Construction works were completed in the spring of 2005 and HRH The Princess Royal formally opened the new Academy buildings on 9th June 2005.  Less than a month later London was selected as the venue for the 30th Olympiad.  This impressive facility had therefore moved from starting sailing operations on the site to being part of an Olympic venue in slightly more than five years.  Once the decision had been made to award the 2012 Games to London, plans were put in place to further enhance the facilities to bring them up to the standard required by the International Olympic Committee.  The Olympic Delivery Authority then funded further marine works to meet these standards.  These works, consisting of additional reclamation of the harbour, new slipways, construction of a breakwater and pontoons were finished in 2008, on time and on budget, making the Academy the first of the 2012 venues to be completed.
 
Development of the Academy has provided first class facilities including 220 metres of slipway accessible at all states of wind and tide as well as 600 dinghy spaces and 125 protected marina berths for ribs and yachts.

Regatta information   Results: Results will be posted race by race, as they happen

  Schedule: Wednesday 8 May          1700                    Beach Clean   Monday 13 May              1055                    Qualifying Races   Tuesday 14 May              1055                    Qualifying Races   Wednesday 15 May        1055                    Qualifying Races   Thursday 16 May             1055                   Qualifying or Fleet Races   Friday 17 May                   1055                   Fleet Races   Saturday 18 May              1055                   Fleet Races   Sunday 19 May                 0955                   Fleet Races 1500                    Medal Races TBC                      Prize giving  

Sailing Instructions

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Notice of Race

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For all event documents and entry portal, CLICK HERE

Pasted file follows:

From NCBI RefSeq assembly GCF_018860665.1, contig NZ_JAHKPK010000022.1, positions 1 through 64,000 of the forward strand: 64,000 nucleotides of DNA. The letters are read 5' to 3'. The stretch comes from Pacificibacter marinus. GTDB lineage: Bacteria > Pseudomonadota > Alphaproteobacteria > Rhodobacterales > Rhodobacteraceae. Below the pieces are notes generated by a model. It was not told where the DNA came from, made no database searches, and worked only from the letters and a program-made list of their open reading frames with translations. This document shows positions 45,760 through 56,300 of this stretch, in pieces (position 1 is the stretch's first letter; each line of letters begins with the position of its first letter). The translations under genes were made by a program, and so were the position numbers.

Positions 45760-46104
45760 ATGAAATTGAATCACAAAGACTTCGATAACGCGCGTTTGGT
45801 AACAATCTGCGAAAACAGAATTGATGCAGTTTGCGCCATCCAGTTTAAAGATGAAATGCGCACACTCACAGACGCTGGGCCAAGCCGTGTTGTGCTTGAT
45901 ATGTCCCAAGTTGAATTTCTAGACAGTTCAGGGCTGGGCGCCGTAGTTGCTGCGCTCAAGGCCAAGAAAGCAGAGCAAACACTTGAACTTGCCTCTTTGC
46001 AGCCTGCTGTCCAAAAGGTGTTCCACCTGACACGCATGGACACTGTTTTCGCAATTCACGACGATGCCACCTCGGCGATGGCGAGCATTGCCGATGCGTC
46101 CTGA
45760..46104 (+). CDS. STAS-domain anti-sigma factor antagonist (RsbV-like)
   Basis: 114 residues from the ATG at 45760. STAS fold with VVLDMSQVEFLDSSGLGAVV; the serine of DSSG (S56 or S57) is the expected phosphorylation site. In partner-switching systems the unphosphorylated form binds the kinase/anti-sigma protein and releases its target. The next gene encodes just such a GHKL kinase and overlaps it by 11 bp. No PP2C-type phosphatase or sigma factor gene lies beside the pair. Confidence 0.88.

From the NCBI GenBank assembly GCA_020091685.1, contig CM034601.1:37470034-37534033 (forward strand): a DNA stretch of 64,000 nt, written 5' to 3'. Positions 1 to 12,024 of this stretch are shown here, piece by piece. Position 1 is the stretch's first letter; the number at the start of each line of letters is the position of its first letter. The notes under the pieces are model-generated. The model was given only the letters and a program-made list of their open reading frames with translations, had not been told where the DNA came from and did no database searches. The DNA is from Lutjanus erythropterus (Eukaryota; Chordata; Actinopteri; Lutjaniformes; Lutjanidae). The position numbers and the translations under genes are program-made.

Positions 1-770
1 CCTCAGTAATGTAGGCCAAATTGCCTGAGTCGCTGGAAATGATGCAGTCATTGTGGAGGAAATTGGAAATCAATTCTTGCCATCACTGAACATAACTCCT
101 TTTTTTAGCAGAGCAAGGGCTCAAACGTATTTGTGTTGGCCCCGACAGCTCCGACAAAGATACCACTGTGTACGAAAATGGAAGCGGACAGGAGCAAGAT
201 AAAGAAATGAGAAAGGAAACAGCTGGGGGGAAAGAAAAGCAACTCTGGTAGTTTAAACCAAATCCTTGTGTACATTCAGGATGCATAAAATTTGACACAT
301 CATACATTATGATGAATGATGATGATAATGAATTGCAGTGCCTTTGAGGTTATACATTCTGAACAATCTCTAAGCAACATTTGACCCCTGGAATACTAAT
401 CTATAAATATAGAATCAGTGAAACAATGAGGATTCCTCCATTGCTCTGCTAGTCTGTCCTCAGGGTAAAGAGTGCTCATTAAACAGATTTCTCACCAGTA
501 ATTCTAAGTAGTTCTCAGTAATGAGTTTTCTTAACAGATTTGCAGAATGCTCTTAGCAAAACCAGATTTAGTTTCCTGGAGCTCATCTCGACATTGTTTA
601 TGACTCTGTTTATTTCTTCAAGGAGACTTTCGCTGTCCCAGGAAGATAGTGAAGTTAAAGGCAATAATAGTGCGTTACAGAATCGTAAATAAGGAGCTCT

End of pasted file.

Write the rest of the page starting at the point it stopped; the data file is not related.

49er Race Management Guidelines

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Support Boat Regulations

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Practice Race Course Assignments

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Change to Sailing Instructions #1 (Nacra Class Rules)

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Change to Sailing Instructions #2 (3 Changes)

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Information from Jury

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Addendum Q

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Addendum Q Information

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Standard Penalties

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Change Notice #3

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Question and Answer #1

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Notice to Competitors #5

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Notice to Competitors #6 (Flight Assignments 13th May)

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Notice to Competitors #7

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Notice to Competitors #8

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SI Change #2

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SI Change #4 (Time Corrected)

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Notice to Competitors #9 (Flight Assignments 14th May)

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Notice to Competitors #11

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Notice to Competitors #12